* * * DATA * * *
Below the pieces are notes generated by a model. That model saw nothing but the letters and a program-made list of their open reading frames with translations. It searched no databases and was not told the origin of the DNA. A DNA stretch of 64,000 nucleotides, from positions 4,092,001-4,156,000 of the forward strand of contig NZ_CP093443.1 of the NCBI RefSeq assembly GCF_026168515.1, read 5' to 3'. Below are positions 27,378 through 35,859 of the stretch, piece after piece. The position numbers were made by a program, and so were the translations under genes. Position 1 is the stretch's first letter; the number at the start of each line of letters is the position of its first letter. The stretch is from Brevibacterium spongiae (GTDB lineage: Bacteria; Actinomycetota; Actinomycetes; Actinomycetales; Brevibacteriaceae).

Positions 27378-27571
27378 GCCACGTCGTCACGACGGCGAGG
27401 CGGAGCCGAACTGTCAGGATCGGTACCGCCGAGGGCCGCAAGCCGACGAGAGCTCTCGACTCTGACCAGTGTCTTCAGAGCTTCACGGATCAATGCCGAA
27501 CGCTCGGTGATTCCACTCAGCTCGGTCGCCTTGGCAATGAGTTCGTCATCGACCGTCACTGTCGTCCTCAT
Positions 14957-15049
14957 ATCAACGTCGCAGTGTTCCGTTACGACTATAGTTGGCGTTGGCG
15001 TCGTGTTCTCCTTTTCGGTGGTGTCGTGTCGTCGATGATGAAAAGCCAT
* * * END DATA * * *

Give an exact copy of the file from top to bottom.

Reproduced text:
Below the pieces are notes generated by a model. That model saw nothing but the letters and a program-made list of their open reading frames with translations. It searched no databases and was not told the origin of the DNA. A DNA stretch of 64,000 nucleotides, from positions 4,092,001-4,156,000 of the forward strand of contig NZ_CP093443.1 of the NCBI RefSeq assembly GCF_026168515.1, read 5' to 3'. Below are positions 27,378 through 35,859 of the stretch, piece after piece. The position numbers were made by a program, and so were the translations under genes. Position 1 is the stretch's first letter; the number at the start of each line of letters is the position of its first letter. The stretch is from Brevibacterium spongiae (GTDB lineage: Bacteria; Actinomycetota; Actinomycetes; Actinomycetales; Brevibacteriaceae).

Positions 27378-27571
27378 GCCACGTCGTCACGACGGCGAGG
27401 CGGAGCCGAACTGTCAGGATCGGTACCGCCGAGGGCCGCAAGCCGACGAGAGCTCTCGACTCTGACCAGTGTCTTCAGAGCTTCACGGATCAATGCCGAA
27501 CGCTCGGTGATTCCACTCAGCTCGGTCGCCTTGGCAATGAGTTCGTCATCGACCGTCACTGTCGTCCTCAT
Positions 14957-15049
14957 ATCAACGTCGCAGTGTTCCGTTACGACTATAGTTGGCGTTGGCG
15001 TCGTGTTCTCCTTTTCGGTGGTGTCGTGTCGTCGATGATGAAAAGCCAT